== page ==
Understanding VA Disability Ratings For Parkinson's Disease

Understanding VA Disability Ratings For Parkinson's Disease

Posted On: Nov 08, 2023

For veterans grappling with Parkinson's disease, it's essential to grasp how this condition can impact their VA disability benefits. The VA assigns disability ratings to determine the compensation provided to individual veterans, and additional disabilities like Parkinson's can influence these ratings.

Parkinson's Disease And Recognition By The VA

Parkinson's disease is among the many disabilities officially recognized by the VA. Regardless of whether a veteran is already receiving disability benefits for any condition, understanding how Parkinson's disease can alter these benefits is invaluable knowledge. Many veterans heavily rely on VA disability benefits, making it crucial to understand what modifications they can anticipate from the VA about their Parkinson's disease.

Parkinson's Disease: A Neurodegenerative Disease

Parkinson's disease is a neurodegenerative disorder that profoundly affects the brain. Specifically, it impairs the brain's capacity to produce the neurotransmitter dopamine.

Dopamine plays a pivotal role in various functions, including movement, balance, concentration, and mood regulation. Sadly, there is no known cure for Parkinson's disease, justifying its classification as a disability by the federal government. The VA (Department of Veterans Affairs), SSA (Social Security Administration), and U.S. DOL (Department of Labor) all recognize Parkinson's disease as a covered disability under their respective programs.

Proving The Connection Between Parkinson's Disease And Military Service

Researchers have identified specific external factors associated with Parkinson's disease. Notably, exposure to these factors significantly heightens the risk of developing the condition. Many of these factors are herbicidal chemicals used in agricultural settings, with certain consumer-grade herbicides linked to an increased risk of Parkinson's disease.

One such herbicide is Agent Orange, employed by the U.S. military during the Vietnam War. Used to eliminate vegetation, Agent Orange was sprayed over forests and fields for better enemy identification. It often led to the exposure of U.S. forces and enemy combatants alike to the chemical. Post-Vietnam War, researchers uncovered severe health issues associated with Agent Orange exposure, including specific types of cancer and Parkinson's disease.

These health problems, including Parkinson's disease, fall under the VA's category of "presumptive conditions." This classification means that veterans with a history of exposure to

Agent Orange, during their service, is presumed to have acquired certain medical conditions due to this exposure, simplifying the process of establishing service connections and securing VA disability benefits.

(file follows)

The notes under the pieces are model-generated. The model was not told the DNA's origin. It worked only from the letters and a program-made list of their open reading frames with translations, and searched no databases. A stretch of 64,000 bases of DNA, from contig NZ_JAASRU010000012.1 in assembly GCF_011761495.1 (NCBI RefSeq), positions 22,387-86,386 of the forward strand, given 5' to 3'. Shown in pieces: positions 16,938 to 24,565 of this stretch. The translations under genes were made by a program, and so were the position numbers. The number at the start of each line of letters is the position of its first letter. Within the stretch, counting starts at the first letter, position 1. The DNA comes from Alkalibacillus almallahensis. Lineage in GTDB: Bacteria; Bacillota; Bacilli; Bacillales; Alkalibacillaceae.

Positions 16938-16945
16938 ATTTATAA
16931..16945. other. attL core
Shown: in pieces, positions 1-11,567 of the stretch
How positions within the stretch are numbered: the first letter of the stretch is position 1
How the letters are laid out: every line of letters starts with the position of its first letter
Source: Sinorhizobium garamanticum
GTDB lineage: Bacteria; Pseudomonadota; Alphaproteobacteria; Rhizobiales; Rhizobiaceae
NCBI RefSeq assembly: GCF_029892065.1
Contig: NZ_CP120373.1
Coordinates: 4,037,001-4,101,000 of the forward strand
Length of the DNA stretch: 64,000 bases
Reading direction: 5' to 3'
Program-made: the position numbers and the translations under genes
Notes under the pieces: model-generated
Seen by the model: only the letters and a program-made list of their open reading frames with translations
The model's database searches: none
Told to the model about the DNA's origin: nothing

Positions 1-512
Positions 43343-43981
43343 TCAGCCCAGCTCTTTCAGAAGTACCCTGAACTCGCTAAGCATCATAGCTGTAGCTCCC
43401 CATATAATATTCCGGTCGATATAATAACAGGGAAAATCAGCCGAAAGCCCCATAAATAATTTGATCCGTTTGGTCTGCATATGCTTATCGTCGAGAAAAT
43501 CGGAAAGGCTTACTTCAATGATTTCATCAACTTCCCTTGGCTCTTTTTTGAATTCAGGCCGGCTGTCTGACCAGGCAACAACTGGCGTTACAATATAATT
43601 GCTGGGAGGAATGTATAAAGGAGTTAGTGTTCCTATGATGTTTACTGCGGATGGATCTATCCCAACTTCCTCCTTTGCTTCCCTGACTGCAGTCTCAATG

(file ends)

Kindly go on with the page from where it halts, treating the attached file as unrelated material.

What Are VA Disability Ratings For Parkinson's Disease?

Many veterans wonder if Parkinson's disease qualifies for a 100% compensation disability from the VA. While the VA Parkinson's disability rating can indeed reach 100%, it's not the default rating.

The starting point for the Parkinson's VA disability rating is 30%. When veterans apply for Parkinson's disability benefits, the VA evaluates their individual disability rating using a specific formula. It then compares this rating to the default rating for Parkinson's disease, which is 30%. If the individual rating surpasses 30%, that becomes the disability rating.

Consequently, it is possible to attain a 100% disability rating if the individual rating reflects such severity. Conversely, if the personal disability rating falls below 30%, veterans will receive a combined rating of 30%.

VA Recognizing Parkinson's-Like Symptoms In Veterans For Disability Benefits

In 2021, the VA expanded its list of presumptive conditions associated with Agent Orange exposure to encompass Parkinson's-like symptoms as a form of atypical Parkinsonism. Atypical Parkinsonism is characterized by symptoms and adverse effects similar to Parkinson's disease but does not respond well to conventional Parkinson's treatments.

The VA faced a challenge because these Parkinson's-like symptoms closely resembled actual Parkinson's disease. In the eyes of the VA, excluding affected service members from disability benefits would be unjust. As a result, veterans presenting Parkinson's-like symptoms can also seek VA disability compensation ratings, recognizing the significance of these symptoms in their lives.